I hate my jobIs your work environment dull and frustrating or engaging and inspiring? Is employee productivity the only meaningful metric in your organization?

On the heels of last week’s flurry of articles about Amazon’s “bruising” corporate culture, recent studies indicate that our workplaces are dismal places to inhabit for us humans.

24/7 Wall Street identified 2014’s worst companies to work for by analyzing employee ratings on Glassdoor.com. The worst? Books-A-Million, with an overall score of 2 on a five-point scale. Only 14% of employees would recommend the company to a friend. 78% of employees think the CEO is doing a lousy job. The company’s culture and values were rated 1.8, the lowest culture score of the “bottom 10” companies.

If workplace inspiration and productivity are equally important, senior leaders must measure, monitor, and reward the quality of workplace interactions and employee treatment, not just the quality of results. Yet that balance is clearly not happening.

A 2015 SHRM engagement study found that the most important job satisfaction factor for employees is respectful treatment of all employees at all levels (rated “very important” by 72% of respondents). Only 33% of employees report experiencing that respectful treatment.

The second most important factor is trust between employees and senior managers, rated “very important” by 64% of respondents. Only 28% of employees experience that trust.

A 2014 New York Times article titled, “Why You Hate Work,” featured insights from three studies by The Energy Project.

These studies found that employees are much more satisfied and productive when four of their core needs are met: physical (by regular opportunities to renew and recharge at work), emotional (by feeling valued for their contributions), mental (by having the opportunity to focus on their most important tasks and define when and where they get their work done), and spiritual (by doing more of what they do best and by feeling connected to a higher purpose at work).

The reality is that these core needs are not being met. One of their studies (of over 12,000 global workers) found that 70% do not have regular time for creative or strategic thinking; only 18% of respondents do. 66% do not have the ability to focus on one thing at a time; 21% do. 50% do not experience meaning and significance at work; 36% do.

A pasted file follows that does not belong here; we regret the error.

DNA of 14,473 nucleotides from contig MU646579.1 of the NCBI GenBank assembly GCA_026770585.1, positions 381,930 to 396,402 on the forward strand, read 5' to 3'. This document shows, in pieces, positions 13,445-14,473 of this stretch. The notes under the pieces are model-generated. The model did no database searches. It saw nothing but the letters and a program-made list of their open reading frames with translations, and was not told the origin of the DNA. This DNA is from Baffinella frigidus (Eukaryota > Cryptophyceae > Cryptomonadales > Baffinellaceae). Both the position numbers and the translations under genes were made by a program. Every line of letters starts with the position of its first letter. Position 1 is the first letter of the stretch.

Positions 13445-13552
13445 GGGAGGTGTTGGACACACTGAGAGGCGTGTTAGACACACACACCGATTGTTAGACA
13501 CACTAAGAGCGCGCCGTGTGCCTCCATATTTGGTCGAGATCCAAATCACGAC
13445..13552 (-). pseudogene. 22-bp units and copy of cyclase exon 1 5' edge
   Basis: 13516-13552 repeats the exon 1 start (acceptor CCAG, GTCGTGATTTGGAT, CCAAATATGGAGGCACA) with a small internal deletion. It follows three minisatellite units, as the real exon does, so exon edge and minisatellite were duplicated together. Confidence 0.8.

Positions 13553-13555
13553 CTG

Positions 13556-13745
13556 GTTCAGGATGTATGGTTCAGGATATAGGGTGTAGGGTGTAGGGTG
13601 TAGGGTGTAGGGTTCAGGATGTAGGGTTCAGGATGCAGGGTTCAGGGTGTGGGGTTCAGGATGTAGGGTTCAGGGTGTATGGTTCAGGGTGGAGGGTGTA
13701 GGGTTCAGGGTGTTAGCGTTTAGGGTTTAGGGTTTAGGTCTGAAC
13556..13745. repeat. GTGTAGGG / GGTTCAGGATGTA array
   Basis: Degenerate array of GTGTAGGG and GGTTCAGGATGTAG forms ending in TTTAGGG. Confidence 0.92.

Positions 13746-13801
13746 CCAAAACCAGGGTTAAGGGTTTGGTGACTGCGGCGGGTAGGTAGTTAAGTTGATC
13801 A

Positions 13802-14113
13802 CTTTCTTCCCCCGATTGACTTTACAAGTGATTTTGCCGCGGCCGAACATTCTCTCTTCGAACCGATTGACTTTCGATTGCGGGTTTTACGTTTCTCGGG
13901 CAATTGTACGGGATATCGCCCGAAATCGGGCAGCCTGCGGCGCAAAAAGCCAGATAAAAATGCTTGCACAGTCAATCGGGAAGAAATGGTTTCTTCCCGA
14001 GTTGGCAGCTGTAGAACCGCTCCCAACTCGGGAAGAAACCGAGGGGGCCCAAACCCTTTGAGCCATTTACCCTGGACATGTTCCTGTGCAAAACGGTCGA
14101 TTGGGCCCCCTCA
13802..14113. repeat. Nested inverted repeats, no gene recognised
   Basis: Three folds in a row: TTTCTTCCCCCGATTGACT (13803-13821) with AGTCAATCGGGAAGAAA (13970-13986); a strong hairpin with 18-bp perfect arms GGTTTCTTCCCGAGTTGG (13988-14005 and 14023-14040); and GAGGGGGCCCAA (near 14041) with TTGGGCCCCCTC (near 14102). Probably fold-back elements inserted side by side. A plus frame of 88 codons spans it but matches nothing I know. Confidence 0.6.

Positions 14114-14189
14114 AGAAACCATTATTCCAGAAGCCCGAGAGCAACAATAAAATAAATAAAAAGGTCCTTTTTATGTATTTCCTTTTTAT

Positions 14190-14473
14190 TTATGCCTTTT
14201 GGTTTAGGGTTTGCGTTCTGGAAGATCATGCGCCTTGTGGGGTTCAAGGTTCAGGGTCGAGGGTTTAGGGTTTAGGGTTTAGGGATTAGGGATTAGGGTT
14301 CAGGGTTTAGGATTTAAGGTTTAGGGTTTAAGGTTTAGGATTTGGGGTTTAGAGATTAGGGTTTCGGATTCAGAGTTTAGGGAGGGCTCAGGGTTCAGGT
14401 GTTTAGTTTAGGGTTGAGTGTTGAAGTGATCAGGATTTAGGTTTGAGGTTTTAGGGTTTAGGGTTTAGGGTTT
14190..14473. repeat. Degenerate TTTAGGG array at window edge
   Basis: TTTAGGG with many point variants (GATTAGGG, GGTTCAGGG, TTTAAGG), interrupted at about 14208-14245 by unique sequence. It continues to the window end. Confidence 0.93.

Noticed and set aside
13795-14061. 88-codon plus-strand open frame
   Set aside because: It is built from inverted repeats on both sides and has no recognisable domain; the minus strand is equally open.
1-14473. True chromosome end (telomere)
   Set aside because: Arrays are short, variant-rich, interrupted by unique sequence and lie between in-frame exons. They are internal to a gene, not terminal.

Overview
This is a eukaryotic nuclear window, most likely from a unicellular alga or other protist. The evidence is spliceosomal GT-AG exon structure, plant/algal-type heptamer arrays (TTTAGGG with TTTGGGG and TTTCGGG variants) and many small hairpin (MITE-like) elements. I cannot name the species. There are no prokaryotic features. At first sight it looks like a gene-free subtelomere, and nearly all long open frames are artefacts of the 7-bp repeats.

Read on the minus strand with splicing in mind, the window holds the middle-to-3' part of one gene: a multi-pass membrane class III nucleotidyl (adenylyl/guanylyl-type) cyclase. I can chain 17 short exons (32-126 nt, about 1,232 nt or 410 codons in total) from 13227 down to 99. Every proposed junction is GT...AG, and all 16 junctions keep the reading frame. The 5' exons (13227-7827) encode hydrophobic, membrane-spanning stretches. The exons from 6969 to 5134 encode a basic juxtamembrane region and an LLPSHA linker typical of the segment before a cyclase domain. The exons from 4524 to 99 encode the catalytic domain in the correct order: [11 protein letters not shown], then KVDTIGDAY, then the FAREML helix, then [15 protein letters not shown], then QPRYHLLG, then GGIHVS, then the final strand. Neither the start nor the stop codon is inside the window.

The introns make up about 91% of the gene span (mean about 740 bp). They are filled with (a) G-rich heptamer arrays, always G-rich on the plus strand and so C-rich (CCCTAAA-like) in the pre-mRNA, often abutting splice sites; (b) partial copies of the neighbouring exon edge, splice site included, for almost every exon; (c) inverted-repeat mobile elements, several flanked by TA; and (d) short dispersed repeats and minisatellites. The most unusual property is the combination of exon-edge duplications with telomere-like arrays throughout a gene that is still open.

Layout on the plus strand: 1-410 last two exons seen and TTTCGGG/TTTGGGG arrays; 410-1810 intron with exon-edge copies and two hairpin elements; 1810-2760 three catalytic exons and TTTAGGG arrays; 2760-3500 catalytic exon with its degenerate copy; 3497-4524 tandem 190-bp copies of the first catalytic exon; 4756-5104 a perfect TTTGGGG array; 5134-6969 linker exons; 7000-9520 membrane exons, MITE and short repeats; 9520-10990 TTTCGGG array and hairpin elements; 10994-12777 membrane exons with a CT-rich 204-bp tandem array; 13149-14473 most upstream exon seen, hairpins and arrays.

The sobering data from all of these sources means leaders have a lot of work to do to create productive, meaningful work environments that also treat employees with trust, dignity, and respect in every interaction.

This data also describes these dismal workplace conditions as “normal.” They are much more prevalent than engaging and inspiring work environments! If leaders are not intentional about both performance and values, their work environments will fall into these norms.

How can leaders build engagement, service, and results and profits? By implementing an organizational constitution that outlines their team or company’s present day purpose, values and behaviors, strategies, and goals.

If they don’t do that, they’ll get dismal.

What is your experience? How engaging and inspiring is your work environment? How intentional are leaders about civility in your organization? Share your insights on Twitter, Facebook, and LinkedIn.

Photo © lculig – Dollar Photo Club. All rights reserved.

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S. Chris Edmonds

Chris helps leaders create purposeful, positive, productive work cultures. He's a speaker, author, and executive consultant. He blogs, podcasts, and video casts. He is the author of two Amazon bestsellers: Good Comes First (2021) and The Culture Engine (2014).
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